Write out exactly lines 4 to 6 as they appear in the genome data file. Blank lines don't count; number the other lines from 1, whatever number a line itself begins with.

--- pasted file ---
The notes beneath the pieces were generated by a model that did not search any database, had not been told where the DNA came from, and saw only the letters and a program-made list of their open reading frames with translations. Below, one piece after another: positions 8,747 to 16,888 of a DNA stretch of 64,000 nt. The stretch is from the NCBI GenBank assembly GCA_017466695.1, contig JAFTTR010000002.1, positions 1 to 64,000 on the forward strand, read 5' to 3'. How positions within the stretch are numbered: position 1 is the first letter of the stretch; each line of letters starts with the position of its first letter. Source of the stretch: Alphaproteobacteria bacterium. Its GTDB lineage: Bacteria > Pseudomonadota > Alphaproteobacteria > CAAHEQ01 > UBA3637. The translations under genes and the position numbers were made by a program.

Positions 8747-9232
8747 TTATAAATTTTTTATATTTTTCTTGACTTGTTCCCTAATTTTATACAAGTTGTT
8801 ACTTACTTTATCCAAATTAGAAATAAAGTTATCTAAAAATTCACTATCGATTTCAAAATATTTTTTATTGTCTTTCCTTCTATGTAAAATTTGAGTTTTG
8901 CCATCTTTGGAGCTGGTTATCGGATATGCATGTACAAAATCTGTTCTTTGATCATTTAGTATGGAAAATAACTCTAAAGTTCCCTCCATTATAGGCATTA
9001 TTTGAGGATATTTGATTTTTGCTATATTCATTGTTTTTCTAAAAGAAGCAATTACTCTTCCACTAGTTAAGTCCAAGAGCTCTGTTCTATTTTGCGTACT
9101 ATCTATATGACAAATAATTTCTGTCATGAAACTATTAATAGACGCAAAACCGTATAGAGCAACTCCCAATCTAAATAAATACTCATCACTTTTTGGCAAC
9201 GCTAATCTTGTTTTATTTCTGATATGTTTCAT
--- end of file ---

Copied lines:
8801 ACTTACTTTATCCAAATTAGAAATAAAGTTATCTAAAAATTCACTATCGATTTCAAAATATTTTTTATTGTCTTTCCTTCTATGTAAAATTTGAGTTTTG
8901 CCATCTTTGGAGCTGGTTATCGGATATGCATGTACAAAATCTGTTCTTTGATCATTTAGTATGGAAAATAACTCTAAAGTTCCCTCCATTATAGGCATTA
9001 TTTGAGGATATTTGATTTTTGCTATATTCATTGTTTTTCTAAAAGAAGCAATTACTCTTCCACTAGTTAAGTCCAAGAGCTCTGTTCTATTTTGCGTACT